The Tripwire of Irish Borders

Photograph Source: Baldeadly – Public Domain

I was walking one day at the height of the Troubles in the 1970s with a friend in South Armagh close to the border between Northern Ireland and the Irish Republic. My friend, who was from the area, commented that it had great potential for tourism and was not as dangerous as people imagined “though you have to keep a look out for trip wires.”

He was referring to real physical trip wires attached to giant roadside bombs which made South Armagh the most dangerous place for British soldiers in the whole of Northern Ireland. This era has long gone and the 300-mile-long land border that snakes between the North and the Republic has ceased over the past 20 years to be a place of bombs and fortifications.

But issues relating to the Irish border, the partition of Ireland, the Irish Sea trade border so disliked by unionists, are still political trip wires capable of detonating a small or large crises. Yet Conservative Party politicians have been extraordinarily cavalier about the way they deal with the Irish border, careless when Brexit in 2016 reopened the question of Irish Partition and uncaring again when Boris Johnson persuaded a credulous Democratic Unionist Party (DUP) that he would never allow a new sea border in the Irish Sea.

Now the Foreign Secretary Liz Truss is threatening to unilaterally scrap key parts of the Northern Ireland Protocol. The move will be regarded sceptically in Northern Ireland as a bit of Union Jack waving aimed at bolstering Truss’s patriotic credentials – and hostility to the EU – in the event of a Conservative leadership contest. In practice, the government in Westminster will be encouraging the DUP to be intransigent about entering the Northern Ireland Executive until the protocol is dropped.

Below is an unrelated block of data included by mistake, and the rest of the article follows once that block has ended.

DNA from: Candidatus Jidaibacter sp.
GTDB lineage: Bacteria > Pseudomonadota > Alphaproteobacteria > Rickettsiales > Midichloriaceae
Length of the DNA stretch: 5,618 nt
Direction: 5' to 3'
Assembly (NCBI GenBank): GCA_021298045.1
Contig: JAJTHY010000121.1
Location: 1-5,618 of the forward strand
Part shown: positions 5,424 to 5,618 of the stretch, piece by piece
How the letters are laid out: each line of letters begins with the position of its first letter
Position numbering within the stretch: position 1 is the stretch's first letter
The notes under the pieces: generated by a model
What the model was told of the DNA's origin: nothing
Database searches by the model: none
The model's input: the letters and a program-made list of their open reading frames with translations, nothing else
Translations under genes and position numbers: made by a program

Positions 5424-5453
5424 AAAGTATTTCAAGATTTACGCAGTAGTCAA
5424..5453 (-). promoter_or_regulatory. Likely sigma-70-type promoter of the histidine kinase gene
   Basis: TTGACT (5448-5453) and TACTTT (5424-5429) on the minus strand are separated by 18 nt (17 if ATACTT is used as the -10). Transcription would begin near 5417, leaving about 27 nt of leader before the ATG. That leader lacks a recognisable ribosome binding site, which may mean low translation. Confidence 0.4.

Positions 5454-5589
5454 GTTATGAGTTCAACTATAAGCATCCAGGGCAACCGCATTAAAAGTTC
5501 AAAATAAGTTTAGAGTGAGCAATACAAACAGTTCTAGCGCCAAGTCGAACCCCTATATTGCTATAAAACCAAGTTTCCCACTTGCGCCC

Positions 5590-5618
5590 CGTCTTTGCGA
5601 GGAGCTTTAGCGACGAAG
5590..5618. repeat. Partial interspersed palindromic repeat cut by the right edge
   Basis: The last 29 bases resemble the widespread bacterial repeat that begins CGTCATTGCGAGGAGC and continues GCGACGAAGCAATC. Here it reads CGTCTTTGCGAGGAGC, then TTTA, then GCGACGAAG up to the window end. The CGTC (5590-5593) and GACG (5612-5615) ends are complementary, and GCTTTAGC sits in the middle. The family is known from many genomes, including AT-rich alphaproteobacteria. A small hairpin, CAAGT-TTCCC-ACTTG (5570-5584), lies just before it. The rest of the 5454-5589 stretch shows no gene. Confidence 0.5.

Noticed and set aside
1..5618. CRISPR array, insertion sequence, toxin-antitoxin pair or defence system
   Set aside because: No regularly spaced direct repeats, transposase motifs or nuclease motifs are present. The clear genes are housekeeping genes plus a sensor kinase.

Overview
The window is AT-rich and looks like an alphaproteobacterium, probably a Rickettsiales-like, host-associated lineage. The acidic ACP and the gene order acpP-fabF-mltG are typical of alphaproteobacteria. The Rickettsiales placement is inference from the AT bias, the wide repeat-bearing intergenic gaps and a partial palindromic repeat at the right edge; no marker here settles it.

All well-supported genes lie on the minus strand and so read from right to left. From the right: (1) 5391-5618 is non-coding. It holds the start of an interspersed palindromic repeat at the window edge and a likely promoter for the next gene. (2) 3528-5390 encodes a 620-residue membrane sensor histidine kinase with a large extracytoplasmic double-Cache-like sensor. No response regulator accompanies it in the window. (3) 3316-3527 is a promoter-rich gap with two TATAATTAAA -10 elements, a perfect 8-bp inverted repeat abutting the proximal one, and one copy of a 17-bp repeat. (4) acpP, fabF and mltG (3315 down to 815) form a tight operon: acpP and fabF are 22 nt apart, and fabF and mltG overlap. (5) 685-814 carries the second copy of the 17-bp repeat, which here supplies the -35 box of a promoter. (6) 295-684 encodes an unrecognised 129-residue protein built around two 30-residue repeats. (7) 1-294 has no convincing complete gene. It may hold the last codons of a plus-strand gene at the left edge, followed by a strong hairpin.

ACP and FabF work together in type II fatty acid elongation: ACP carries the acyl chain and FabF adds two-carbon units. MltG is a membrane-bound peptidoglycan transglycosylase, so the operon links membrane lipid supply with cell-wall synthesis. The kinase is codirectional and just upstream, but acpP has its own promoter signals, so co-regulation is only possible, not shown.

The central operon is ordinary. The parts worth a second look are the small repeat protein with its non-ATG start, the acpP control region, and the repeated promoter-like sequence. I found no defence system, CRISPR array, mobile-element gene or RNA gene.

This is somehow supposed to save the Good Friday Agreement because public opinion in Northern Ireland is against it, despite the fact that 54 of the 90 newly elected members of the Northern Assembly accept the Protocol as it is. The DUP put opposition to the Protocol at the heart of its election campaign. But this did not do it any good at the polls where there was a sharp fall in its vote share.

Sinn Féin won 27 Assembly seats and polled 250,388 first-preference votes compared with the DUP’s 25 seats and 184,000 votes. Sinn Féin can now claim the post of First Minister in any new Executive in the unlikely event of the DUP failing to veto its formation.

One struggle was over who holds power within Northern Ireland where, in the first half century of its existence, Catholics were second-class citizens in an Orange state. That sectarian state has been long dead, even though many unionists never accepted this.

The second struggle is over the constitutional position of Northern Ireland and the legitimacy of the state as a whole. Brexit made partition an international issue for the first time. It is this smouldering dispute that Truss and the British government are threatening to prod into life – though with what degree of seriousness it is impossible to say. The British Government may be happy to have permanent friction in its relations with the Republic of Ireland and the EU, but not with the US with Joe Biden as president.

Patrick Cockburn is the author of War in the Age of Trump (Verso).